Understanding Structural Fire Gear

By Ricochet Gear December 16, 2020
Becoming familiar with the "tools of the trade" is what experts in all fields of work must do. 

If you are a chef, you know your knives, and what each one is best used for. If you are a contractor, you know which of your tools is best applied for which particular task. In the fire service, we also have and implement a vast amount of tools of our trade of which we must become closely and deeply familiar. This includes everything from extrication tools, to water flow components, to our EMS supplies. But there is one tool in particular that we must know in and out and that we use every single day: our PPE.

Our structural firefighting ensemble, including our jackets, pants, and accessories, severely influence the outcome of some of the most extreme and life-threatening situations that we can imagine. The stakes can be life and death for not only those of us on the scene but also those that we are trying to help and save as well.

It's not every day that the clothing one wears to their occupation can alter the outcome of a scenario, but that is precisely what can happen with structural fire ensembles.

For that very reason, today, we wanted to take a few paragraphs to talk about three particular areas where Ricochet's lines of structural firefighting gear, mainly our Maximum Mobility (M2) Prime line, excel in. Those areas are the outer shell, moisture barrier, and thermal liners.

Outer Shells

Starting from the outside of the gear and going in, a firefighter's first line of defense on their body is their jacket's outer shell. This essential layer is responsible for about a quarter of their total thermal protection and shielding. It also plays a vital role in protecting them from physical injuries like burns, cuts, and other abrasions.

Sticking with the name of the line, Maximum Mobility means that we took all of the above into consideration while building our gear, and we pushed even more on the ergonomic factors. You will be hard-pressed to find other lines of structural firefighting turnout gear that allows for the range of motion and comfort level that you'll see in M2 Prime jackets and pants.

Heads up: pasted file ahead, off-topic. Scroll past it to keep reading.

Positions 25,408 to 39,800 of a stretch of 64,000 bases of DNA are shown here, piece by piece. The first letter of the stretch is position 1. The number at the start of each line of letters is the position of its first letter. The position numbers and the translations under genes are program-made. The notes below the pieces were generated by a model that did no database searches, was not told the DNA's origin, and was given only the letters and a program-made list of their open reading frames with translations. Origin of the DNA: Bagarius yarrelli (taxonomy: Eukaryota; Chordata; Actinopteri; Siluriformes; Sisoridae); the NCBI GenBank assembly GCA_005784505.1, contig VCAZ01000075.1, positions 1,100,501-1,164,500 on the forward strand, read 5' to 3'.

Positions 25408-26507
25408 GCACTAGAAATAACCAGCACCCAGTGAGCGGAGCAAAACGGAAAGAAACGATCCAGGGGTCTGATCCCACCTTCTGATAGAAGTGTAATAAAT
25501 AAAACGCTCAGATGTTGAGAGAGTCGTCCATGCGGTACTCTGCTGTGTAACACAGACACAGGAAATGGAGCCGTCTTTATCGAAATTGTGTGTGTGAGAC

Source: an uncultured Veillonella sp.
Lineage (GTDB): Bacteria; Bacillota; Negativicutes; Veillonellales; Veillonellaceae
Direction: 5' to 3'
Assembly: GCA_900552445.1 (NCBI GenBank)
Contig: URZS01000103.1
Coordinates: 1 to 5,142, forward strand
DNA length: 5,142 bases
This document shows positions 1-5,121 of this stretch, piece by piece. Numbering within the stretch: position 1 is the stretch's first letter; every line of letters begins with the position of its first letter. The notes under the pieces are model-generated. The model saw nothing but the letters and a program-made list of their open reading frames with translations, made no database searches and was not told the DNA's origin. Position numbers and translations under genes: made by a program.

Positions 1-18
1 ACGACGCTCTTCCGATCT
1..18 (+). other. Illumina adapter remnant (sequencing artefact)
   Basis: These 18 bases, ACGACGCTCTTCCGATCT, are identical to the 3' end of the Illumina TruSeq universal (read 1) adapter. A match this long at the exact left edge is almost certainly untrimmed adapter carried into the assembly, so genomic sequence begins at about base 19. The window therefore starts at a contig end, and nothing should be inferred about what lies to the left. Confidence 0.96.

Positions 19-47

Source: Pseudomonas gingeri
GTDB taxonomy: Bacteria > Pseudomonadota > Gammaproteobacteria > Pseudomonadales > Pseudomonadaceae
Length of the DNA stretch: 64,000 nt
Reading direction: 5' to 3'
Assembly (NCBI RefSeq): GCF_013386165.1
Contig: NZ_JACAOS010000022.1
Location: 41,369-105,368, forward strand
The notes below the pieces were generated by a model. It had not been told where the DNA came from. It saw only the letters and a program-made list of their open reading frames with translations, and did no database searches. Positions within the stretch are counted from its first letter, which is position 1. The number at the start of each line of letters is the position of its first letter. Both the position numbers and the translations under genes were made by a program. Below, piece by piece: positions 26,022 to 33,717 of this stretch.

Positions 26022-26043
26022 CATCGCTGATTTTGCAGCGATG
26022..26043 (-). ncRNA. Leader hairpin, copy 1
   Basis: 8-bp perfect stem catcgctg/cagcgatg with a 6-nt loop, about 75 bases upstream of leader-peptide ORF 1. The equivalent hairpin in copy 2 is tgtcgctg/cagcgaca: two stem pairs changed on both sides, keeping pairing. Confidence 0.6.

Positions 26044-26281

While all of these considerations are, of course, important to have in a structural fire jacket outer shell, the shell is also important because it protects both of the next two layers we will discuss: the moisture barrier and thermal liners. 

Moisture Barriers

Just as human skin protects the internal organs, muscles, and veins, the outer shell of turnout gear is responsible for safeguarding inner components, which brings us to our next layer: the moisture barrier. The moisture barrier is responsible for protecting the firefighter from chemicals, water, bloodborne pathogens, and other agents that may be present on an emergency scene.

The moisture barrier of our M2 Prime series is heat-welded, using specially designed equipment. This process ensures the barrier's integrity, allowing performance levels that exceed the specific and exacting requirements of the NFPA Standards. 

Although designed to provide superior protection, the moisture barrier is also a  fragile component of structural gear and can be very susceptible to damage. For that very reason, they should be inspected frequently, and tested for any signs of malfunction, according to NFPA guidelines.

Thermal Liners

The innermost layer of structural fire gear is what we refer to as the "thermal liner." This layer is essential for structural firefighting because it has the most significant impact on heat stress reduction and thermal protection for the firefighter. Alongside the moisture barrier, this layer is responsible for roughly the other 75% of the garment's total thermal protective performance.

Thermal liners are critical to our firefighter's safety and comfort and work by, in essence, trapping air pockets in or between layers of fabric. In return, this trapped air allows for the firefighter to absorb less moisture and remain drier, keeping protection thorough but still breathable. 

The clothing layers worn below your fire gear (t-shirt, underwear, etc.) can also impact total breathability and comfort, but with our expertly designed thermal liners, you can be confident that we’ve put together the best materials we can with our Maximum Mobility series.

The business of turnout gear manufacturing is one that often banks on "one size fits all" models and makes firefighters and stations trade in comfort or protection for each other. We're proud to say that Ricochet has proven to be the antithesis of this model for over 25 years! 

We believe that you can have custom-fit, structural firefighting coats, and pants that excel in safety standards AND allow for comfort and breathability simultaneously. All of this is possible with our Maximum Mobility Prime series.

Don't believe us? Click here to contact your local Ricochet Gear rep and talk about giving them a test ride today!